WaterLegacy v. USDA Forest Service et al

Filing 81

ORDER: WaterLegacy's Motion for Preliminary Injunction [Docket No. 9 ] is DENIED. (Written Opinion) Signed by Judge Joan N. Ericksen on August 31, 2017. (CBC)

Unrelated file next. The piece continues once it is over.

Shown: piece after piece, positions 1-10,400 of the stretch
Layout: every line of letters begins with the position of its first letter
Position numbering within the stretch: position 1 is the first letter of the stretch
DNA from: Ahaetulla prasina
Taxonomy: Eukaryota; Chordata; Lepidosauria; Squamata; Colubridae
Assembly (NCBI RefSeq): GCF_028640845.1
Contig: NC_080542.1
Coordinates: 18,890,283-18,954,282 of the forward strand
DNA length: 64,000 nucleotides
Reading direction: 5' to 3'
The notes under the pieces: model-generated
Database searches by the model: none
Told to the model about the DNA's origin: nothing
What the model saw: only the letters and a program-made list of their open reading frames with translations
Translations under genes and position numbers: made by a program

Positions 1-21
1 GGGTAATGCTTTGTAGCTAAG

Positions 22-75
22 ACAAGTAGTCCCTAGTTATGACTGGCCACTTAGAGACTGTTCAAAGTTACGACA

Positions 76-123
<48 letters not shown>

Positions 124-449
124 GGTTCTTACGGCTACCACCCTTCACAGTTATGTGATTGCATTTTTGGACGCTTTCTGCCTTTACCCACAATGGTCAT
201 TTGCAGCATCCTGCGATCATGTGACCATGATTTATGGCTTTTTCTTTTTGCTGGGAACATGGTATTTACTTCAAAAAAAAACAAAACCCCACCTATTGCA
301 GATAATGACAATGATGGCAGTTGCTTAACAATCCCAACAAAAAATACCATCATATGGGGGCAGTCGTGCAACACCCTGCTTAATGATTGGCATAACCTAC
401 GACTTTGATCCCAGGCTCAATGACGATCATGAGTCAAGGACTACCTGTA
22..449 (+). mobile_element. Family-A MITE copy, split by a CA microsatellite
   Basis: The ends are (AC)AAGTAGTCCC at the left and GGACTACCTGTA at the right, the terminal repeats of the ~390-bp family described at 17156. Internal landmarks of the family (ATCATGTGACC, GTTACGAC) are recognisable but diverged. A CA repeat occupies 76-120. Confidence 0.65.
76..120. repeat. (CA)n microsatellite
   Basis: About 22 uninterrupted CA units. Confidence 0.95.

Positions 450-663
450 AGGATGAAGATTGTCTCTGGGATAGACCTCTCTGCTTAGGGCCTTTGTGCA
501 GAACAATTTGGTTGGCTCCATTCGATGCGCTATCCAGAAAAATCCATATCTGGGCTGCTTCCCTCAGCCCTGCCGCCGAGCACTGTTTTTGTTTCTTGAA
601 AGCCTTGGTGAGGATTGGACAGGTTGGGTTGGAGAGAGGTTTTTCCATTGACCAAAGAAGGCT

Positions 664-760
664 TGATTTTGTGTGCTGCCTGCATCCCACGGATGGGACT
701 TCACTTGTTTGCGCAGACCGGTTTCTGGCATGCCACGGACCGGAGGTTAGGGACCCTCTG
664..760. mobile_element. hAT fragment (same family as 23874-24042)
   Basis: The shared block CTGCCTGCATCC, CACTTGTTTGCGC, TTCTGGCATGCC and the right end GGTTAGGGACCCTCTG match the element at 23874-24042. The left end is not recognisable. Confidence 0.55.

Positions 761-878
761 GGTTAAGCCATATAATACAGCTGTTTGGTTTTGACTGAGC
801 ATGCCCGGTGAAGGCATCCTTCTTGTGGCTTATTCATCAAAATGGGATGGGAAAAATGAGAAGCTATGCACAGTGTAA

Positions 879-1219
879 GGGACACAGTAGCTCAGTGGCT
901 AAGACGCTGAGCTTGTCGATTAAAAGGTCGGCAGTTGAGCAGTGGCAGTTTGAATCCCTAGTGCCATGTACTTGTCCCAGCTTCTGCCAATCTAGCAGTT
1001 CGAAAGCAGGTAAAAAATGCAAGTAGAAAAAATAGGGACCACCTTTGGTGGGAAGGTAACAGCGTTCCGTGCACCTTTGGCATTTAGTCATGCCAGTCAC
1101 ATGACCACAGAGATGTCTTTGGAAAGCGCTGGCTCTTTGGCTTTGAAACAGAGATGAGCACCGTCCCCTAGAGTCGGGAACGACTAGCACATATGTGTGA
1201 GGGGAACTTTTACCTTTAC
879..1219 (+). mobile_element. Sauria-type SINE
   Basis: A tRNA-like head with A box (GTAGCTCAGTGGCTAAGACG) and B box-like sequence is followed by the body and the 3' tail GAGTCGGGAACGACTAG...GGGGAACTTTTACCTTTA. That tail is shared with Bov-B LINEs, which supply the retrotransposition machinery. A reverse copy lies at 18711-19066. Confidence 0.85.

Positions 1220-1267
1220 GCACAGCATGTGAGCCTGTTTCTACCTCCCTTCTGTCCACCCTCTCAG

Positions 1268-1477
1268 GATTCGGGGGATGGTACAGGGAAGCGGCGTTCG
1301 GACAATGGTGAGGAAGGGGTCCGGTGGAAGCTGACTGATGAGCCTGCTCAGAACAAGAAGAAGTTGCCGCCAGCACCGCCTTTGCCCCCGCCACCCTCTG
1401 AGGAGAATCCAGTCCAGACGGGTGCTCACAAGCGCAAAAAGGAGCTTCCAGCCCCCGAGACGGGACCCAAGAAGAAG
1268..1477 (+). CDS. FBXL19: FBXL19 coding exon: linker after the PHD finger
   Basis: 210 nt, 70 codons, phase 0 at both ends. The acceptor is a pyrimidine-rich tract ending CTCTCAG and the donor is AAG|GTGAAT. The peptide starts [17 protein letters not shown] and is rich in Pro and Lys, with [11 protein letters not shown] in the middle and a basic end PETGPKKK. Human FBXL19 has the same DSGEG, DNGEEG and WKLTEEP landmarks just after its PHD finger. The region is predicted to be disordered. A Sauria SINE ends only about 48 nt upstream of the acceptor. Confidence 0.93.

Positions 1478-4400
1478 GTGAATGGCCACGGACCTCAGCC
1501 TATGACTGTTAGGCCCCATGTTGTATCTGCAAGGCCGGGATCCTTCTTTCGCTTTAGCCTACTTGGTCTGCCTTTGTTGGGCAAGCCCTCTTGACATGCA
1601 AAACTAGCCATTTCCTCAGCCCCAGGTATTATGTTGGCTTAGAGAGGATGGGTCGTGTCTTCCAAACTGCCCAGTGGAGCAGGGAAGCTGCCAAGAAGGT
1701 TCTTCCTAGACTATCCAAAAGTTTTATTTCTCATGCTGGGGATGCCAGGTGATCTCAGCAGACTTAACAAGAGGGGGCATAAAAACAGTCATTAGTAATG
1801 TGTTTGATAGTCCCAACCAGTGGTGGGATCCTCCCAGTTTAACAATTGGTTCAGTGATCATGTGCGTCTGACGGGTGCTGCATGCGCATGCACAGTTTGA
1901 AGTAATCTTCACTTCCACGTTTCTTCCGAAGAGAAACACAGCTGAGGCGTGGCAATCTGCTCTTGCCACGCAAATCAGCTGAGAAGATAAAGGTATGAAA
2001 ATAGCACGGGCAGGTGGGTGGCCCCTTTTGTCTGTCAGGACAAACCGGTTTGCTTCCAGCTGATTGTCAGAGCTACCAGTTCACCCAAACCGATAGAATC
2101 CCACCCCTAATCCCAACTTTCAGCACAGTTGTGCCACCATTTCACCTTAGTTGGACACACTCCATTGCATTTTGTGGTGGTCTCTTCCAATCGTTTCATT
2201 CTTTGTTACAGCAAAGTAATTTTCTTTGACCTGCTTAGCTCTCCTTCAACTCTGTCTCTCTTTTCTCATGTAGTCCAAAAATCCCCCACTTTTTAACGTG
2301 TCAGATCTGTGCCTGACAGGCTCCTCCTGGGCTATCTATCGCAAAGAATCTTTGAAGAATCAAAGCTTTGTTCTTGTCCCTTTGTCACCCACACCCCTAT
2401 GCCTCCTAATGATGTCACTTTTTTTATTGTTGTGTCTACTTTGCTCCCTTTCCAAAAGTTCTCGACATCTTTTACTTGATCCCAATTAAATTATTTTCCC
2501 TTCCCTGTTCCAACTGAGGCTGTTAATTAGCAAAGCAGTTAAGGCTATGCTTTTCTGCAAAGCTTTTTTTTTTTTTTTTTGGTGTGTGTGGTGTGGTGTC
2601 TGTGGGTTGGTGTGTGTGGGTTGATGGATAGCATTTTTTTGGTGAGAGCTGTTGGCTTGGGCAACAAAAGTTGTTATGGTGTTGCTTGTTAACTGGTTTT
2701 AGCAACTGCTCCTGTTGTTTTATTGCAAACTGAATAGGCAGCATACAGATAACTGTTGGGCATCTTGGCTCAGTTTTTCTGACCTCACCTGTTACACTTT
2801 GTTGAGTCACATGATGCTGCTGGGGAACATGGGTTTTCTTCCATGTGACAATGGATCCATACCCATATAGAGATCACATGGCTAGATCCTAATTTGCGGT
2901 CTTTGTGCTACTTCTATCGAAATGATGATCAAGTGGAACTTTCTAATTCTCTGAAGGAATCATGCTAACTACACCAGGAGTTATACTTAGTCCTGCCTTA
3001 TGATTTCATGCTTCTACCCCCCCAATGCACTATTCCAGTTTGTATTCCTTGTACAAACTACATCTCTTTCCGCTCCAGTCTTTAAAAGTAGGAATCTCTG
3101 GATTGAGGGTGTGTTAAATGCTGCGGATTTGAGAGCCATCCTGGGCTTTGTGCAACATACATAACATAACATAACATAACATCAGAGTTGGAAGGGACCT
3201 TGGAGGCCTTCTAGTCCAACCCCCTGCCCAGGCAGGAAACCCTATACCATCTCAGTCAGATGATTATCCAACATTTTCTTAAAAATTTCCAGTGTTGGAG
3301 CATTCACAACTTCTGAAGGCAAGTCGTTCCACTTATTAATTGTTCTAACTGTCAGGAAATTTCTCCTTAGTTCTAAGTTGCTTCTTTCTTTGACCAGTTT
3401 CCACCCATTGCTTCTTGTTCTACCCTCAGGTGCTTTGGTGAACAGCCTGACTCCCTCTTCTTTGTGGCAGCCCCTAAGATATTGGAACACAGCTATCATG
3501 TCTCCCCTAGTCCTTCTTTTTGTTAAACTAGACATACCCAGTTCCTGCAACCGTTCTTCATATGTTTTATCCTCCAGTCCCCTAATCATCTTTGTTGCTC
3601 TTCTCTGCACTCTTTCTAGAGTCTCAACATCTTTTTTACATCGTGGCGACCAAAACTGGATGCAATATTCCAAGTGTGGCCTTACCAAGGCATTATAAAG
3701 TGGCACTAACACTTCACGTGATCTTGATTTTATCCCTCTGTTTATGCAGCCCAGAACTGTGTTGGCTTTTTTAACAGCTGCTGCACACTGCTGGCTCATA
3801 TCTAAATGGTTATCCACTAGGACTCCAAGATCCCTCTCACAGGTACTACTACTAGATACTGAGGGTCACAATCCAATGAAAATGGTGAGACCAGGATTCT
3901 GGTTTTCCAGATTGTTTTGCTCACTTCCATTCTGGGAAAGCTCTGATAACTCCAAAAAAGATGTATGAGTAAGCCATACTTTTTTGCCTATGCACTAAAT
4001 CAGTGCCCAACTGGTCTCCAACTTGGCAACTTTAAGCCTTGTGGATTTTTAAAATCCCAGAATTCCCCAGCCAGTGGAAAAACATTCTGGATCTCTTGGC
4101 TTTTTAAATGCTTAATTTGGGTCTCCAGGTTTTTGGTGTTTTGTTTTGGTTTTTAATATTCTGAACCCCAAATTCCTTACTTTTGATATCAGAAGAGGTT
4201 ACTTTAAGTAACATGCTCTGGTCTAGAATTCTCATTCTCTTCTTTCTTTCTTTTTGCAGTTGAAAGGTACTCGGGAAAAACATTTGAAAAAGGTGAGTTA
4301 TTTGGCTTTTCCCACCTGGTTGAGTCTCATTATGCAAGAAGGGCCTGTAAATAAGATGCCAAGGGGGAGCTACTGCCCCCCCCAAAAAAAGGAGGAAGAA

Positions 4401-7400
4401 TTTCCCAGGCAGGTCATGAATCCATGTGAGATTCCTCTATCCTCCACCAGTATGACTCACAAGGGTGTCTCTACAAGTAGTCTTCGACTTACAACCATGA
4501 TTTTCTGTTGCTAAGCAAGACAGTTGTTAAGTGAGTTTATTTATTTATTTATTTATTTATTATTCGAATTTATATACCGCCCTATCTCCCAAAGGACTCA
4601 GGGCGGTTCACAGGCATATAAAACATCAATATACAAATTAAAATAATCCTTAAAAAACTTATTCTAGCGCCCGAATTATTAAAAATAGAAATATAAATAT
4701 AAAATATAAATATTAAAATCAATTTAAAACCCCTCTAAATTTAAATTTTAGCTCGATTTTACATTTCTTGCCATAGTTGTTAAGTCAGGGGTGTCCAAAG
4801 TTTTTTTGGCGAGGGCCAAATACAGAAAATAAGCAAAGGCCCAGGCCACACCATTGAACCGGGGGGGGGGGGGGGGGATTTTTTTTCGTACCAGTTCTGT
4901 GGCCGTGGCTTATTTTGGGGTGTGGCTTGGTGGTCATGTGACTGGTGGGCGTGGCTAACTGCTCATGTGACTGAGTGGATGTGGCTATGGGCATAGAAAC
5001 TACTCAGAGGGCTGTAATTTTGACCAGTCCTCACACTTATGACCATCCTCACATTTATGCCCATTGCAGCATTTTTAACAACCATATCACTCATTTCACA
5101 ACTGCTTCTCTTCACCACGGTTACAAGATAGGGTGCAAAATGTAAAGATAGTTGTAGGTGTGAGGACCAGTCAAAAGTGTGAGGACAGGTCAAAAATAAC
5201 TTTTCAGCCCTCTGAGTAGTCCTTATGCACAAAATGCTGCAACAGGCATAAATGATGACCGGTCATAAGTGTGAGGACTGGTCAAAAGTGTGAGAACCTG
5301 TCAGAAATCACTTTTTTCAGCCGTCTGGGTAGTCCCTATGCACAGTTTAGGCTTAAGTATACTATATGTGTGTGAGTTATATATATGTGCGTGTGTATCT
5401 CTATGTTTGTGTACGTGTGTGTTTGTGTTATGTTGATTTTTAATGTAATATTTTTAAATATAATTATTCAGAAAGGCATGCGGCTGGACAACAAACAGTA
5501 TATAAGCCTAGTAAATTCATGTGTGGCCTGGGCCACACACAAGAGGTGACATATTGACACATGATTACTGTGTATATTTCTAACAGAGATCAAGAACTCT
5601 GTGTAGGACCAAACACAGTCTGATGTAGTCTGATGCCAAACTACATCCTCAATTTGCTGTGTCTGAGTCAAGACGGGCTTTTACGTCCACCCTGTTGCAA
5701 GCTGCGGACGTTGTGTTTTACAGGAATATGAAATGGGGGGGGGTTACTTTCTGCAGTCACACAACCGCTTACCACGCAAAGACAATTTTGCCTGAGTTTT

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UNITED STATES DISTRICT COURT DISTRICT OF MINNESOTA WaterLegacy, Plaintiff, v. Case No. 17-cv-276 (JNE/LIB) ORDER USDA Forest Service; Thomas Tidwell, in his official capacity as Chief of the USDA Forest Service; Constance Cummins, in her official capacity as Forest Supervisor of the Superior National Forest; and Poly Met Mining, Inc., Defendants. Poly Met Mining, Inc., controls mineral rights on land that is located in the Superior National Forest. The United States owns the remainder of the property rights. Poly Met Mining wants to build an open-pit mine on the land. The United States Department of Agriculture Forest Service will not authorize surface mining on the land. To eliminate the conflict between Poly Met Mining’s desire to build and open-pit mine and the Forest Service’s ownership and management of the land, Poly Met Mining and the Forest Service proposed a land exchange, which is known as the NorthMet Project Land Exchange. In January 2017, the Forest Service issued a Final Record of Decision that approved the land exchange. Claiming that the appraisal of the federal land failed to comply with the Federal Land Policy and Management Act, WaterLegacy brought this action against the Forest Service; the Forest Service’s chief, Thomas Tidwell; and the forest supervisor of the Superior National Forest, Constance Cummins. A few weeks later, WaterLegacy filed a 1 Motion for Preliminary Injunction. It sought to restrain the Forest Service, Tidwell, and Cummins from signing an exchange agreement with Poly Met Mining or taking other action to proceed with the land exchange and to restrain them from making or allowing any changes in the management or use of the federal lands proposed for the exchange. Poly Met Mining intervened as a defendant and filed a Motion to Dismiss for Lack of Standing. The Forest Service, Tidwell, and Cummins opposed WaterLegacy’s motion. Poly Met Mining separately opposed WaterLegacy’s motion. In their opposition to WaterLegacy’s motion, the Forest Service, Tidwell, and Cummins stated that “the Forest Service will not facilitate or allow any ground-disturbing activity to occur on the federal parcel prior to the actual transfer of titles.” At the motion hearing, WaterLegacy discussed whether a preliminary injunction that was less restrictive than the one it initially requested would satisfy its concerns. WaterLegacy suggested two conditions: (1) that site conditions will not be changed; and (2) that the exchange agreement could be unwound depending on the results of this litigation. The Forest Service, Tidwell, and Cummins disclosed that they had included a litigation contingency in the agreement they and Poly Met Mining were prepared to execute. The Forest Service, Tidwell, and Cummins recently submitted a copy of the draft agreement, which includes the term recited at the hearing: The Parties recognize that the land exchange contemplated herein may be affected by existing and/or threatened litigation (the “Litigation”) and that, due to such Litigation, the Forest Service may delay or suspend action on this exchange to conform with the orders of a court or administrative body with jurisdiction over this exchange, or to conform 2 with stipulations or agreements filed with such court. The Non-Federal party waives and releases any and all claims against the Forest Service, Department of Agriculture, and the United States (the “Government”) based in whole or in part on any such delay or suspension, or on any Government action taken to comply with any court order or other legally binding decision. The Forest Service indicated that it intends to sign the exchange agreement on August 31 for reasons that include “the need to obligate funds prior to the end of the fiscal year.” In light of the litigation contingency, the representation that the Forest Service will not allow ground-disturbing activity on the federal land before the transfer of titles, and the issues raised with respect to WaterLegacy’s standing, the Court denies WaterLegacy’s motion for a preliminary injunction. See Laclede Gas Co. v. St. Charles Cnty., Mo., 713 F.3d 413, 416-17 (8th Cir. 2013); Desert Citizens Against Pollution v. Bisson, 231 F.3d 1172, 1187 (9th Cir. 2000). Therefore, IT IS ORDERED THAT: 1. WaterLegacy’s Motion for Preliminary Injunction [Docket No. 9] is DENIED. LET JUDGMENT BE ENTERED ACCORDINGLY. Dated: August 31, 2017 s/ Joan N. Ericksen JOAN N. ERICKSEN United States District Judge 3

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